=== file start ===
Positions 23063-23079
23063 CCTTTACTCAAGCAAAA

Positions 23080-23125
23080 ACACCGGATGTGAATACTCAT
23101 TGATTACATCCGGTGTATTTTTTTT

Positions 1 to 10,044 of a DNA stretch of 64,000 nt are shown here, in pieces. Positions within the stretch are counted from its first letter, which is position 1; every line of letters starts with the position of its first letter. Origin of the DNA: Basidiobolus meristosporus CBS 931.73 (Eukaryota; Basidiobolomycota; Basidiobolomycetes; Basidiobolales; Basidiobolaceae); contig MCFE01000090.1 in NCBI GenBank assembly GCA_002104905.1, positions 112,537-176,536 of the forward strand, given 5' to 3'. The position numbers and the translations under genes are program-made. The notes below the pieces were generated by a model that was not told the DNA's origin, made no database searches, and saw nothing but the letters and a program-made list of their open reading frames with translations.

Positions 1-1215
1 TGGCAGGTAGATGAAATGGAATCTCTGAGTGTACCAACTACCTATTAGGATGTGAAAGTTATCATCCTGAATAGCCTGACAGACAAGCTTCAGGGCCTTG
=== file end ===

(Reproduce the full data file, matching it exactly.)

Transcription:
Positions 23063-23079
23063 CCTTTACTCAAGCAAAA

Positions 23080-23125
23080 ACACCGGATGTGAATACTCAT
23101 TGATTACATCCGGTGTATTTTTTTT

Positions 1 to 10,044 of a DNA stretch of 64,000 nt are shown here, in pieces. Positions within the stretch are counted from its first letter, which is position 1; every line of letters starts with the position of its first letter. Origin of the DNA: Basidiobolus meristosporus CBS 931.73 (Eukaryota; Basidiobolomycota; Basidiobolomycetes; Basidiobolales; Basidiobolaceae); contig MCFE01000090.1 in NCBI GenBank assembly GCA_002104905.1, positions 112,537-176,536 of the forward strand, given 5' to 3'. The position numbers and the translations under genes are program-made. The notes below the pieces were generated by a model that was not told the DNA's origin, made no database searches, and saw nothing but the letters and a program-made list of their open reading frames with translations.

Positions 1-1215
1 TGGCAGGTAGATGAAATGGAATCTCTGAGTGTACCAACTACCTATTAGGATGTGAAAGTTATCATCCTGAATAGCCTGACAGACAAGCTTCAGGGCCTTG